The final ode


My fingers are heavy,
the weight of burying your father,
does not lift that easy,
his loss not felt,
until like misplaced items,
you miss them when privilege of their presence is absent,
when your memory is alight,
with the comforts you once enjoyed,
and are now left without.

He dreamed that the roof of his home,
collapsed when his father,
my grandfather, passed away.

But I don’t dream such dreams.

Instead the walls of my heart,
have caved in.

I feel the constriction,
the deterioration,
and diminishing all at once.

What was once a boisterous and beating heart,
that could be seen heaving my chest,
has turned frail, into a gentle tap,
rain patter on a corrugated roof,
the gentle hum of a washing machine tumbling linens,
the whirr of a light bulb flickering it’s filament,
an attempt at artificially lighting a room,
when darkness is meant to just be.

Why won’t we let it be,
so fearful of what can’t be seen,
is unknown, perhaps not meant to be known.

Our fears abase us and betray our senses to feel,
to let pain carve Braille of guidance,
to use our fingers to caress over our wounds
and feel our way to healing,
to suturing what is severed,
mending and patching our way to being whole.

And this poetry of being whole,
still it escapes the best of us.

We write shameful prose,
of being so apt and self made,
of boastful prowess,
in finding our true selves,
and then crumble like cheesecake base,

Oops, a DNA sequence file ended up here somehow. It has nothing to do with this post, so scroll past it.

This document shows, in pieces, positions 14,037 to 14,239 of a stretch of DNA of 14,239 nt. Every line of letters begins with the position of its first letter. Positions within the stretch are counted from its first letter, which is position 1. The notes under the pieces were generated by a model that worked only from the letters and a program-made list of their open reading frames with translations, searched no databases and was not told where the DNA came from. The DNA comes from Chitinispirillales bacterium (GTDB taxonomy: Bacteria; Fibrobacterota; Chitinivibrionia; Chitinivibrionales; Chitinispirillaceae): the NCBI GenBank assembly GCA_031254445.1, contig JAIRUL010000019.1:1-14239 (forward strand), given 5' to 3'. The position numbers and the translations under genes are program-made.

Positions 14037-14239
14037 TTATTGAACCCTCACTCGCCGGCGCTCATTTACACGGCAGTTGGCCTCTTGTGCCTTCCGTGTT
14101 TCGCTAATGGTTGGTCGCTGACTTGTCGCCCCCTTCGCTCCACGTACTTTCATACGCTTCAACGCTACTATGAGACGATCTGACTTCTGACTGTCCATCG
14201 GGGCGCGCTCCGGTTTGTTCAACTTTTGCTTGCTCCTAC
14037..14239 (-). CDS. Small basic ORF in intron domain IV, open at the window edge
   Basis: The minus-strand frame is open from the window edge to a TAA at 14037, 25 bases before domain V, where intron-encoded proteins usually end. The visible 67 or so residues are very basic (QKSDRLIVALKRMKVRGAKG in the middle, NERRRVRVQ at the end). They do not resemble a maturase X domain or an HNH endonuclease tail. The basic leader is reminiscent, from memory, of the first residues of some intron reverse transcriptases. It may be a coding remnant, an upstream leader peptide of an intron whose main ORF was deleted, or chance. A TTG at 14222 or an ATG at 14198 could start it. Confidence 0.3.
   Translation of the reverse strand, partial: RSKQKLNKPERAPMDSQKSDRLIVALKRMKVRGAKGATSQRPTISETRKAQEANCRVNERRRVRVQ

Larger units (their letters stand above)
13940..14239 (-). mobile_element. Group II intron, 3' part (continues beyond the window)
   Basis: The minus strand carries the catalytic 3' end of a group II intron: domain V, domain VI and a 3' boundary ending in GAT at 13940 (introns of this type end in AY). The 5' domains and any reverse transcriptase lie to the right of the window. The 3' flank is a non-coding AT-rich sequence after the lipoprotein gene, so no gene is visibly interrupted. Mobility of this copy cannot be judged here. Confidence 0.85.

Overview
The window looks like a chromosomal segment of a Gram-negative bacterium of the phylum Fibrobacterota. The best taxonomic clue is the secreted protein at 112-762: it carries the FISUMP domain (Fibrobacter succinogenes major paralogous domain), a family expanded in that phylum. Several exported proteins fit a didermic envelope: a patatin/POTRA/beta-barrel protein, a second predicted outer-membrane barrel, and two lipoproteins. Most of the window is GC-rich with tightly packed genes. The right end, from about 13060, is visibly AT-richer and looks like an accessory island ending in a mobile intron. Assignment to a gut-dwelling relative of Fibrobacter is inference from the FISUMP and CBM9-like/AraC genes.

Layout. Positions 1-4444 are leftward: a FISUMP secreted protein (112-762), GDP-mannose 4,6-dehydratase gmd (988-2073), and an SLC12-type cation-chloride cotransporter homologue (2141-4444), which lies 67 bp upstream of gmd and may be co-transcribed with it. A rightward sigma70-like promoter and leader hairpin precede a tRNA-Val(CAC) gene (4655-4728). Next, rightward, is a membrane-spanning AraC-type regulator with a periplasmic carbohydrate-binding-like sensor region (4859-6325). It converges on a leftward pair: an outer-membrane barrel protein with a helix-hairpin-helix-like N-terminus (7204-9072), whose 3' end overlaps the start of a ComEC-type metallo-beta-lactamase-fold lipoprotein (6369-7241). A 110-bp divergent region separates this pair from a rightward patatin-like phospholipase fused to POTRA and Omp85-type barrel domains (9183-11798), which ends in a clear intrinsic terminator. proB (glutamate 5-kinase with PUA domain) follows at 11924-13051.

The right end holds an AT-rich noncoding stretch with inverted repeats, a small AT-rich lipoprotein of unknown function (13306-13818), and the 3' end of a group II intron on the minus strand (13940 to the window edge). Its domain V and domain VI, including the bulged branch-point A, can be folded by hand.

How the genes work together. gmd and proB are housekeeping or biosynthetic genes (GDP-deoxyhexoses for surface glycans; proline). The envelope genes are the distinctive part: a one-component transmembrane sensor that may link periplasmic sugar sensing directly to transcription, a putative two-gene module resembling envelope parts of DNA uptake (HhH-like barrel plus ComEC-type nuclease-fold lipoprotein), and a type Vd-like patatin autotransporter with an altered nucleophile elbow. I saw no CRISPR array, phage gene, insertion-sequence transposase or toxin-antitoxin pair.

between the fingers of tribulation,
and what is left is this gooey cheese instead.

We’re all ashamed of our mess,
so we decorate with sugar,
to make ourselves palatable,
pied pipers of approval,
we all want to be licked that insatiable lick,
that lick of longing,
and lick of satiation.
But here we are pretending,
bitter to the core,
wanting more,
we’re all ok,
that the roof of our house hasn’t in fact already collapsed,
long ago,
so long ago.
The roof – our souls, dead,
the father of our very being,
obituary written in the way we act so lifelessly,
so out of tune of what is real.

‘Death is the ultimate destroyer of pleasures’,
said a more noble man than me,
and he tasted it’s fruits,
bitterness on his lips from birth until death,
with loss so grand that should have crushed him,
an example of how to remain erect,
irrespective of circumstance,
dignified and poised,
even though hurt be our way,
healing, illuming the path,
to carry on this dark life,
to the very end with cheer,
gratitude and a yearning to return,
to the womb of our mother Eve,
the loins of our father Adam.

To the elements of the earth which fashioned them both,
with the soul that was blown into them by them same Godly breath.

We’re all from that same breath,
but we’re looking not to catch it’s waft,
but ignore it’s very existence.

Why are my fingers heavy?
Because they know they have not even begun to write,
but this ode has to end.

May God wash your soul with light,
and keep your dwellings perfumed,
with the musk of His Love.
You gave it your all father,
how am I supposed to keep up?


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